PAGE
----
Racelle Rosett’s Debut Story Collection

Racelle Rosett, an award-winning television writer whose credits include “thirtysomething” and “Blossom,” has just published her first volume of fiction, “Moving Waters: Stories.” Rosett’s notable successes with the short story include winning the Moment Magazine-Karma Foundation Prize for Jewish short fiction and the Lilith Fiction Prize. Her work has also appeared in “Tikkun,” “Ploughshares,” the “New Vilna Review,” and “Jewish Fiction,” among other publications.

The title story of “Moving Waters” explores sexuality in all its permutations, including the end of a marriage and the healing effects of immersing in the mikveh. Later, in “The Unveiling,” a young widow’s makeover coincides with the unveiling of her husband’s tombstone. In other stories Rosett ponders the efficacy of lamed vavniks — the 36 righteous people who keep the destruction of the world at bay — and the prohibition of saying God’s name out loud. In a recent interview with the Sisterhood, Rosett discussed her new collection of literary fiction and explained how this new chapter in her writing life has reflected a deep examination of her Judaism.

BOLTON-FASMAN: You wrote for television for almost three decades. How has that type of writing influenced your literary voice and short stories?

ROSETT: I look for stories in the same places — in moments of transition, places where a character struggles and finds her way. But writing for television is more collaborative. The stories [in “Moving Waters”] represent a very personal exploration. In them, I was immersed in a world that held a lot of contradictions and I needed to get inside of them to make sense of it all.

Your title story is about fluidity in sexuality and individuality. Why did you lead off your collection with the image of a mikveh?

There are two answers to this question. I did a reading from “Moving Waters” for “Zeek” last fall and met a wonderful young artist named Will Deutsch, who heard the title story and shared some of his work with me. His artwork depicting immersion into a mikveh was so tied to what I was doing that I immediately imagined his work adorning the book’s cover. I loved the idea that at first glance the image looked as much like a swimming pool as a mikveh, which underscores the theme of the book that we are in two worlds at once—the ancient and modern.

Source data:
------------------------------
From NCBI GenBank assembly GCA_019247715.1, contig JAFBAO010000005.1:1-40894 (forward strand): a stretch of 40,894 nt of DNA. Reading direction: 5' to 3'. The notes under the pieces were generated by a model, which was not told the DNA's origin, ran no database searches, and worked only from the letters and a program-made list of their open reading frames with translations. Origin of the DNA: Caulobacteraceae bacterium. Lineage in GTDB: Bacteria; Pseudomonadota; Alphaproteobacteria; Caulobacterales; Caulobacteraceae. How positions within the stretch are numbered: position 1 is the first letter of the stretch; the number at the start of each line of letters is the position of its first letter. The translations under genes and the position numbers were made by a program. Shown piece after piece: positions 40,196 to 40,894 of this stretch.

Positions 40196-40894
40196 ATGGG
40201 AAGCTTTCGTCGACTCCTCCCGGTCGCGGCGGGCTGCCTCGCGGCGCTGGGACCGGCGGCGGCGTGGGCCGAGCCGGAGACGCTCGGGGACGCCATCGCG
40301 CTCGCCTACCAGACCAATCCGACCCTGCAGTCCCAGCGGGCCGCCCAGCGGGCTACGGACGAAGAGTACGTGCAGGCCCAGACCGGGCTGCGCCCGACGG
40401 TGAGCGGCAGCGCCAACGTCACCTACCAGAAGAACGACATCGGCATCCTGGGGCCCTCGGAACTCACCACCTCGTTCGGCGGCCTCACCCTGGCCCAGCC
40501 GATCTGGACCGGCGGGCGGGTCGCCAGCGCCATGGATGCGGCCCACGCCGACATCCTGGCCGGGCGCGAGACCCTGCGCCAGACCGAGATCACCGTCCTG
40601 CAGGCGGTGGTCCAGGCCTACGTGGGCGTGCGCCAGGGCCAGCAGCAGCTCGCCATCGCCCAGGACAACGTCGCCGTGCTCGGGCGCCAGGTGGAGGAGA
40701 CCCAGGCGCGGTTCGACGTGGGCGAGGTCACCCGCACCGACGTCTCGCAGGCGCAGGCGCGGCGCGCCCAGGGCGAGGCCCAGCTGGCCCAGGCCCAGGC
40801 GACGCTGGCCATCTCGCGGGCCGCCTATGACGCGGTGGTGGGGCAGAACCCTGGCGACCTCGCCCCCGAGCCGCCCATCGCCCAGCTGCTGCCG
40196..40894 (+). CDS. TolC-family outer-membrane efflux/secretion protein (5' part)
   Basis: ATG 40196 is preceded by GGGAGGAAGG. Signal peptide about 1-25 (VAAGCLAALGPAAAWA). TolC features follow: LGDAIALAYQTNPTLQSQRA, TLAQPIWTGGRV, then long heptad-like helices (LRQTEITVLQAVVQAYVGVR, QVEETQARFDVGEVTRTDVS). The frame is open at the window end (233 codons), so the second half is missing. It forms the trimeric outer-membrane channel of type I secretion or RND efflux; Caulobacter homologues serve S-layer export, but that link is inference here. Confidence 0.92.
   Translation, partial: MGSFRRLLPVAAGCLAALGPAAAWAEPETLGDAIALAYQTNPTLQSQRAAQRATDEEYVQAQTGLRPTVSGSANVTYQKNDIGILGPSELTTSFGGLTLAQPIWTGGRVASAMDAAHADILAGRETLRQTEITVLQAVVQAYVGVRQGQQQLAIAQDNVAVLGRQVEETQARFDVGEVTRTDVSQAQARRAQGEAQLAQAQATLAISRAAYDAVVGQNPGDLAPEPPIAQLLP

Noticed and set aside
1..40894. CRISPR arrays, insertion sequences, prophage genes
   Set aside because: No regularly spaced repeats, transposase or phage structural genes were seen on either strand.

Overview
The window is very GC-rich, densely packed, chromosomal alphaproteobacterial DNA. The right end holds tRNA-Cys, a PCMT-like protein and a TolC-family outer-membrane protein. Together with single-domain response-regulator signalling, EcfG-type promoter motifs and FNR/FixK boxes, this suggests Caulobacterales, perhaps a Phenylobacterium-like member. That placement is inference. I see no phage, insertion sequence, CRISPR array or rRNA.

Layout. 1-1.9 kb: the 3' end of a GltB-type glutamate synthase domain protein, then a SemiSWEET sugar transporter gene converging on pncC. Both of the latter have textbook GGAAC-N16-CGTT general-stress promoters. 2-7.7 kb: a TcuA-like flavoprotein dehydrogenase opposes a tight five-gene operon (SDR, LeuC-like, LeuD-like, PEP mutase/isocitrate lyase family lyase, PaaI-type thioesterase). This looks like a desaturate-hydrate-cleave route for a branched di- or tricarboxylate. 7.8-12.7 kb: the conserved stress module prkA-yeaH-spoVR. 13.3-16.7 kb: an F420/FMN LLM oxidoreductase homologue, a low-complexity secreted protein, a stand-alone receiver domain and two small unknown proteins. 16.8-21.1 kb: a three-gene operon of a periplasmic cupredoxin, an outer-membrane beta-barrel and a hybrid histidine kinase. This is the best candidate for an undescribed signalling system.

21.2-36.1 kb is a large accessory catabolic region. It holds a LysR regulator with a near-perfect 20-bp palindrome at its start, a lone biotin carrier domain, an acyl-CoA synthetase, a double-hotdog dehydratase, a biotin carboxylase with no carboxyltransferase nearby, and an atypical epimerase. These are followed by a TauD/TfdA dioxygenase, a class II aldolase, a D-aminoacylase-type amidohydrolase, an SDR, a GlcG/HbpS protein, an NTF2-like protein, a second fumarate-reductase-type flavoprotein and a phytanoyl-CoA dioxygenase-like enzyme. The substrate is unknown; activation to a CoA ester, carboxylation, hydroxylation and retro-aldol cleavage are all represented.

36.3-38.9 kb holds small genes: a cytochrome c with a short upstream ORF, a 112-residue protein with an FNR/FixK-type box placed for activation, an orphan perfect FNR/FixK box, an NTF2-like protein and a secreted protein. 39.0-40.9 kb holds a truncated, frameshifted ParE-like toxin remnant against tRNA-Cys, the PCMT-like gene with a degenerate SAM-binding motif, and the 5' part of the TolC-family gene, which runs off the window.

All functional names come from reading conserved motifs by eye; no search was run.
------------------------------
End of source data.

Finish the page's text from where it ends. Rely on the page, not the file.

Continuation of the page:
I also felt drawn to the image of Deutsch’s mikveh because I felt as if I were literally stepping into a pool. I hope this is the experience for the reader in the sense of stepping into the lives of these characters and being engrossed in their world. I am compelled by the idea of reclaiming and redefining mikveh as a ritual that is relevant and useful in contemporary life. In many communities Mikvah is now being used as a demarcation of transition — to heal from losses like infertility and divorce as well as celebrate new lifecycles like adoption and recovery.

Your stories reflect an intensive interest in Judaism. Can you say something about your own Judaism and how it has influenced your work?

What is most surprising to me is that like the characters in my book, Judaism became relevant to me unexpectedly. I brought Shabbat into our family lives as a way of impressing the idea of community and rest on my children. I did that to anchor them in a place where many forces are competing for their attention.

Do you consider yourself a Jewish writer in the sense that Judaism inspires and moves your stories along?

I certainly feel that [Judaism] informs the stories in “Moving Waters.” My characters embody what I most value and want to keep from my tradition. I think as you mature in your faith you’re constantly holding it up to the light and reappraising it. I was watching “Weeds” recently and there was a plot line with a rabbi and the idea of struggling with yetzer h’rah — the Evil Inclination. You write from a place that is shaped by everything you are. Having said that, I may write a story or a script in which the characters are not Jewish but my belief about the world will not change.

Do you still write for television?

I do. I’ve had an ongoing role in television over the years as a consultant working with writers I love. Several months after I completed the story collection I met an extraordinary young woman and I was compelled to write a script about her that is still in the works.

What’s on your agenda this fall?

I’m doing a number of visits to temples and Jewish Book Festivals as part of a Jewish Book Council author tour. I love visiting Jewish communities and seeing their dynamic and energetic engagement. For example, I attended a service in San Francisco that, in addition to being in a beautiful setting, was entirely relevant both socially and politically. It was thrilling to see the kind of deliberate participation not held over from generational guilt but was about bringing together a community in a purposeful and joyful connection.

Your Stories

  • "I push wagons, I work with a shovel, I turn rotten in the rain, I shiver in the wind; already my own body is no longer mine: my belly is swollen, my limbs emaciated, my face is thick in the morning, hollow in the evening; some of us have yellow skin, others grey. When we do not meet for a few days we hardly recognize each other."Primo Levi, "Survival in Auschwitz"

  • "This holiday we take for ourselves,
 no longer silent servers behind the curtain, 
but singers of the seder,
 with voices of gladness,
 creating our own convocation,
 and leaving ‘The Narrow Place’ together."E.M. Broner

  • "The idea of opening the door is that we hope Elijah might actually be there this year – that we might actually have done enough to change the world to have had him arrive. And, if we don’t have even the tiniest bit in us that thinks he might be there, that thinks we have tried our hardest to bring around a messianic time, with no hunger, no war, no conflict, no pain – if we don’t believe that we have tried to end those broken parts in the world – well, then I tell my students – don’t do any of it."Rabbi Leora Kaye